Doorway To Power

March 14, 2009

I’d like to elaborate on the previous idea of soft and hard power and to continue developing that line of thought. As I’ve probably mentioned a dozen times before, power can be separated along two orthogonal axes. There is soft and hard along one dimension, and internal and external along the second dimension (there are probably several more dimensions others may want to divide kung fu by, but those classifications are by and large regarding different styles, as opposed to different powers).

I previously described soft power as pushing a door open, whereas hard power is breaking the door apart. The differences should be plain with this explanation. Soft power is gradual, while hard power is sudden, explosive. One might say, a hundred pounds of force is still a hundred pounds of force. But though a hundred pounds of force may be required to gain entry–that a door might require a hundred pounds of force to open and a hundred pounds of force to break apart–one method preserves the object, but changes its state from open to closed, while the other maintains the state of being closed while changing the object from a door to pieces of the door’s material. To put it more abstractly, one method preserves intent but changes the direction, while the other method changes the intent but preserves the direction.

This is rather important, as no effective system of fighting exists as either completely soft power or completely hard power. All usable offensive power lies somewhere in between. The difference in styles is only a matter of where along this gradient the style primarily emphasizes. For example, tai chi, with the exception of the Chen branch, emphasizes soft power. As does jujitsu. A style such as hung gar, on the other hand, emphasizes the hard, though to be fair, hung gar is so expansive the statement isn’t entirely accurate. Regarding Chen style tai chi, it contains a healthy dose of hard power, though the focus remains on soft power.

I want to move away from mentioning and using specific styles as examples though, as though it is more often than a hindrance more than help. Any mention of a specific style would only result in distortions from existing preconceived notions of said style whether right or wrong. Instead, I want to focus on the existing door analogy.

Soft power and hard power are complementary, and are mutually exclusive. As well, they are diametrically opposed to each other, one capable of completely neutralizing the other. Soft power seeks to redirect the hard power, while hard power seeks to use speed and strength to drive through before it can be redirected. Imagine trying to push open a door that might fall apart from the weight of the push, or busting open the door that is on a loose set of hinges. The objective is achieved, but the energy expenditure is wholly unnecessary. And in a fight, the most efficient fighter of two equals in strength, speed, and skill is the winner.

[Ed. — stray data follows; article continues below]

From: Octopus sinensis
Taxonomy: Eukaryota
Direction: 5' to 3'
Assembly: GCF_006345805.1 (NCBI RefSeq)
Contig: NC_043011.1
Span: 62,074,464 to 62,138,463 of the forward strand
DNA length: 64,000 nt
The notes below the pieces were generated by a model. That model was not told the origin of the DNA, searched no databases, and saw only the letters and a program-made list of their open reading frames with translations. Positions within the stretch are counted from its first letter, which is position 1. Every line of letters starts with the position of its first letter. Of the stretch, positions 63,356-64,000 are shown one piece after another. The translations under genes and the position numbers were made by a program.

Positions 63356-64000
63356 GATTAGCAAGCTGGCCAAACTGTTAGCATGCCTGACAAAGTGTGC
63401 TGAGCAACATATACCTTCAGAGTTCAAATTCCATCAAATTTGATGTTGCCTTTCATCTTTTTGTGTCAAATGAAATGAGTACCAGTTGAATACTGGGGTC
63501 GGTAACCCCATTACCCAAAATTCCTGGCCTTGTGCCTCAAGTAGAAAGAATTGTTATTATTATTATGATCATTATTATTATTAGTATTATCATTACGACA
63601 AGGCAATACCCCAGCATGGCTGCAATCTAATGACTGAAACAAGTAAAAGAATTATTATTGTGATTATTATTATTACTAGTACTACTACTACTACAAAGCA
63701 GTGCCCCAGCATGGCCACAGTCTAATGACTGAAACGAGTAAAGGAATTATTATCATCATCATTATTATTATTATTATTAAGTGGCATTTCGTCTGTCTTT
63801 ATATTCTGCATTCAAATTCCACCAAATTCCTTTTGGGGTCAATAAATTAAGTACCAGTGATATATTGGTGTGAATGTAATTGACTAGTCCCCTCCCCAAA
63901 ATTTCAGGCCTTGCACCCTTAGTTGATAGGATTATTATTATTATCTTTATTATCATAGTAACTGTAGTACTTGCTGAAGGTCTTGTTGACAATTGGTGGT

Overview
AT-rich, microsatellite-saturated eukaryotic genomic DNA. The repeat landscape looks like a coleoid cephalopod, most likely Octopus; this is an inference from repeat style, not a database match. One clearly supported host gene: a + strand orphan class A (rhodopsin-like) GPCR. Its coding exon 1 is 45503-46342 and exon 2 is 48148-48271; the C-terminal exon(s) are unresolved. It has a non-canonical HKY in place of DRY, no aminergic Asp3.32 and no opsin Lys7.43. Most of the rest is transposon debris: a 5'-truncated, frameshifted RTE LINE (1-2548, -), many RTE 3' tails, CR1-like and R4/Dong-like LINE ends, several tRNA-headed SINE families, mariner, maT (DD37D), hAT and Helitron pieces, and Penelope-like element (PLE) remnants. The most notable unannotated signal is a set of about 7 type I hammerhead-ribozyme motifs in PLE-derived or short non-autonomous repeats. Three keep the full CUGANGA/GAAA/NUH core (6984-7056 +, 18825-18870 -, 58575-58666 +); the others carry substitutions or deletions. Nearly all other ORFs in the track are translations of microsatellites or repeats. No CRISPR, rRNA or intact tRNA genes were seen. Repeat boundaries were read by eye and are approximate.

The sole objective of a fight is to last longer than the opponent. With hard power–the more intuitive power to use–the idea is to cause enough pain and physical damage to the opponent to cause the other to stop returning the favor. The objective of soft power is a little different. Soft power cannot be used for causing damage. At best, soft power can achieve a throw into a body slam. Thus outlasting the opponent with soft power is literally that: waiting for the opponent to tire while expending as little energy as possible to neutralize attacks. While this sounds great in theory, it is impossible to pull of between two equally skilled combatants in practice.

Both soft and hard systems rely on the horse, the root, the stance. Newton’s second law states that for every action, there is an opposite and equal reaction. Thus, for us humans to physically move about, we must use the ground as leverage. The ground is what gives us our energy to maneuver. If the opponent is standing on the ground, so must we. Otherwise, there would be nothing for us to push off of, and instead of causing damage on impact, we would fly backwards ourselves. That would look rather pitiful.